Accessing this burgeoning literature also presents new challenges. There is a growing revolution in the means of accessing literature and clinical guidelines, particularly in the use of electronic data searching, the Internet, and personal digital assistants (PDAs). Schulmeister's tips for searching PubMed are helpful for any electronic database. Graduate education is also changing in response to these new technologies. As one example, we now send incoming students an assessment tool to evaluate their knowledge and comfort with computer technology and programs, PDAs, and literature searching using electronic databases. Students with limited experience in these areas attend summer technology sessions to familiarize themselves with the tools and technology expectations of the graduate program. These sessions better prepare students to meet the growing expectations for use of technology in learning environments.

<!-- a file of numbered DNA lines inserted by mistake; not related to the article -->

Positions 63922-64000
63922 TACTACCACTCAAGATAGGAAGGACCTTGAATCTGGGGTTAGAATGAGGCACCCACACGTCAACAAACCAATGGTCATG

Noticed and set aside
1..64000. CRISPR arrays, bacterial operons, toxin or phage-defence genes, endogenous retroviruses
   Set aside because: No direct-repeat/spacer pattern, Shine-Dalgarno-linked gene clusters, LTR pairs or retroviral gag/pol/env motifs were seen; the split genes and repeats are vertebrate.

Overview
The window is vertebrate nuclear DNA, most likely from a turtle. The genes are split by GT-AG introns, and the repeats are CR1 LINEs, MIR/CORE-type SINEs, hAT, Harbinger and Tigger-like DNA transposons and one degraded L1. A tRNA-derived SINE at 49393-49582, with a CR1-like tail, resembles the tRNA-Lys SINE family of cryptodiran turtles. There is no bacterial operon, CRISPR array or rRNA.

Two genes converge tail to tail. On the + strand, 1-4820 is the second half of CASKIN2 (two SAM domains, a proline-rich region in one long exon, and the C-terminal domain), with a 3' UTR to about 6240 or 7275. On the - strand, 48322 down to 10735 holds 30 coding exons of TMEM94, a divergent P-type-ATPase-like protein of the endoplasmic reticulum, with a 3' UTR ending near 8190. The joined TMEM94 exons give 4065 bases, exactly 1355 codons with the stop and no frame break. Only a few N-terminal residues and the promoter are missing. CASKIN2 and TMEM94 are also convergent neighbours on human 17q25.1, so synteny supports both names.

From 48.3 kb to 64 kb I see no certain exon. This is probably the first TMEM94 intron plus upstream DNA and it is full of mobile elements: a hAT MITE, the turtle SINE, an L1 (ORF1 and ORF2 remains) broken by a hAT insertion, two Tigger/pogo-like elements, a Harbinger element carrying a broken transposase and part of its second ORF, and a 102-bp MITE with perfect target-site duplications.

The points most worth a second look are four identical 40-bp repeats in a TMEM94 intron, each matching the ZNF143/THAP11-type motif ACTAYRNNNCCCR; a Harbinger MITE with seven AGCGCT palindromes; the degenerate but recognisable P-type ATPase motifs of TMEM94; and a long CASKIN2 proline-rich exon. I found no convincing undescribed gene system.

There is no sign that the current explosive growth in knowledge is abating; quite the contrary! APNs can and must be leaders in harnessing this growing knowledge base for the benefit of their patients and the nursing profession.




1. Brooten D, Naylor MD. Nurses' effect on changing patient outcomes. Image J Nurs Scholar. 1995; 27:95-99. [Context Link]


2. Girouard SA. Evaluating advanced nursing practice. In: Hamric AB, Spross JA, Hanson CM, eds. Advanced Nursing Practice: An Integrative Approach. Philadelphia: WB Saunders; 1996:569-600. [Context Link]


3. Girouard SA. New directions for the advanced practice nurse in health care quality. In: Hamric AB, Spross JA, Hanson CM, eds. Advanced Nursing Practice: An Integrative Approach. Philadelphia: WB Saunders; 2000:755-794. [Context Link]


4. Urden LD. Outcome evaluation: an essential component for CNS practice. Clin Nurse Spec. 1999; 13:39-46. [Context Link]


5. Naylor MD, Brooten D, Campbell R, et al. Comprehensive discharge planning and home follow-up of hospitalized elders: a randomized clinical trial. JAMA. 1999; 281:613-620. [Context Link]


6. McCorkle R, Strumpf NE, Nuamah IF, et al. A specialized home care intervention improves survival among older post-surgical cancer patients. J Am Geriatr Soc. 2000; 48:1707-1713. [Context Link]